But fetishes come in many forms because the need for false gods is so attractive. To think you have a way to control reality is addictive.
I recently saw an article about an auction sale at Sotheby’s in New York of the movie stars Paul Newman’s and Joanne Woodward’s personal effects. These include Woodward’s (who is still alive and suffering from Alzheimer’s disease) wedding ring and dress, the shackles Newman wore in the film “Cool Hand Luke,” a suit from his racing car days, etc. – over three hundred items in all. According to a Sotheby spokesperson, the Newman-Woodward family, who will receive the proceeds, are doing this to “continue telling the stories of their parents.” Don’t laugh. The article mentions that one of Paul’s watches sold at auction a few years ago for $17.8 million dollars and another for $5.4 million.
So I ask: what are the wealthy purchasers of these objects really buying? And the answer is quite obvious. They are buying fetishes or transference objects that they think will grant them a piece of the immortal stars’ magic. They are buying idols, Oscars, illusions to worship and to touch in place of reality. Ways to enter the cultural hero system.
Ernest Becker put it this way in The Denial of Death: “The fetish object represents the magical means for transforming animality into something transcendent and thereby assuring a liberation of the personality from the standard bland and earthbound flesh.” If one can possess a piece of the demi-god’s power – an autograph, a watch, a ring – one will somehow live forever. It’s not about “trusting the science” but about believing in the magic.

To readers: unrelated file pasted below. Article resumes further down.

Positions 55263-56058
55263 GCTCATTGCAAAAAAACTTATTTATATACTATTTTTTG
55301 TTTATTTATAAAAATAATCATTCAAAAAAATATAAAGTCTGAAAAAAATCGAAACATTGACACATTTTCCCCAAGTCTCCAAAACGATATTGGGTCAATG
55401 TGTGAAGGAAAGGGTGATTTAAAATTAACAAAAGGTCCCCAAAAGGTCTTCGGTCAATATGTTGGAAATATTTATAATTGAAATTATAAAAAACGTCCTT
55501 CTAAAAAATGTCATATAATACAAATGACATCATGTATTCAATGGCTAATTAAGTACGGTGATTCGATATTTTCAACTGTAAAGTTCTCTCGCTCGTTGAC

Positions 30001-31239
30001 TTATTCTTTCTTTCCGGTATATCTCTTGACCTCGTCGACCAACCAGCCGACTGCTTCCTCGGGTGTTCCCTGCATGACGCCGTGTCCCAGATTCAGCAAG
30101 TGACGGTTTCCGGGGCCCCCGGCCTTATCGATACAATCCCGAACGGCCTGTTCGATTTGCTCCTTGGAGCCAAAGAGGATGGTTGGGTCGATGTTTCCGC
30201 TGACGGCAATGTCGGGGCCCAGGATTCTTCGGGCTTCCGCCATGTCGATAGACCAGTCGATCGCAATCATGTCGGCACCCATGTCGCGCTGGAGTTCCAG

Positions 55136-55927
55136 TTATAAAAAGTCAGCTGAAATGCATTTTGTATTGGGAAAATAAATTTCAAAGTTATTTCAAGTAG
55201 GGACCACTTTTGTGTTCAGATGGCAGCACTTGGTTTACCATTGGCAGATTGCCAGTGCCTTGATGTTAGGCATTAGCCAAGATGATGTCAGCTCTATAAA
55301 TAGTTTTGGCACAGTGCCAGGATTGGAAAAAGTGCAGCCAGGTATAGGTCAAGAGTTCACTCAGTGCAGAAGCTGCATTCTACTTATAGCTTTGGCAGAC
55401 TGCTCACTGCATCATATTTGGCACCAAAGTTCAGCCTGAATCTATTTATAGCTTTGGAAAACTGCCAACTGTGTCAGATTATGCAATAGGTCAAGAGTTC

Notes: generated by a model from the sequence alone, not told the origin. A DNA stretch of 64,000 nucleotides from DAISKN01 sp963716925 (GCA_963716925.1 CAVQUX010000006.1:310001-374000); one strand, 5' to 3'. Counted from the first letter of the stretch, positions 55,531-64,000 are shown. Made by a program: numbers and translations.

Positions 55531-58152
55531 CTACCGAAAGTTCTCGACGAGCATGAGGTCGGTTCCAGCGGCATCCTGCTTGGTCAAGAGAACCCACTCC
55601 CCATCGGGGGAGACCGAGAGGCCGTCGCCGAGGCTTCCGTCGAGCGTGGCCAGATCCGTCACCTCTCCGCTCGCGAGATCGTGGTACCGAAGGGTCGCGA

Newman’s daughters who have pushed this sale, as well as a new documentary, The Last Movie Stars, and the memoir Paul Newman: The Extraordinary Life of an Ordinary Man – compiled from their father’s transcripts of conversations with his friend, Stewart Stern, over thirty years ago – have done something supremely ironic. On one hand, they are selling their father’s and mother’s memorabilia, allegedly to tell their stories, through things that are fetishes for those desperate for holy secular relics, while at the same time publishing a book in which Paul honestly knocks himself off the pedestal and says he was always an insecure guy, numbed by his childhood and the false face Hollywood created for him. In other words, an ordinary man with talent who was very successful in Hollywood’s dream factory, where illusions are the norm.
“I was my mother’s Pinocchio, the one that went wrong,” he tells us right away, leading us to the revelations of his human, all-too-human reality. His was a life of facades and dead emotions, false faces, and his struggles to become who he really was. He tells us he wasn’t his film roles, not Hud or Brick or Fast Eddie or Cool Hand Luke, but he wasn’t really the guy playing them either. He was a double enigma, an actor playing an actor. He says:
I’ve always had a sense of being an observer of my own life. . . . I have a sense of watching something, but not of living something. It’s like looking at a photograph that’s out of focus . . . . It’s spacey; I guess I always feel spaced out.
His courageous honesty reminds me of Friedrich Nietzsche’s final work, Ecce Home (Behold the Man), not because Paul waxes philosophical but because he’s brutally honest. If a movie star’s truths strike you as not comparable to those of a great philosopher, I would suggest considering that Nietzsche’s key concern was the theater and how we are all actors, a few genuine and most false. In The Twilight of the Idols he asked, “Are you genuine? Or merely an actor? A representative? Or that which is represented? In the end, perhaps you are merely a copy of an actor.”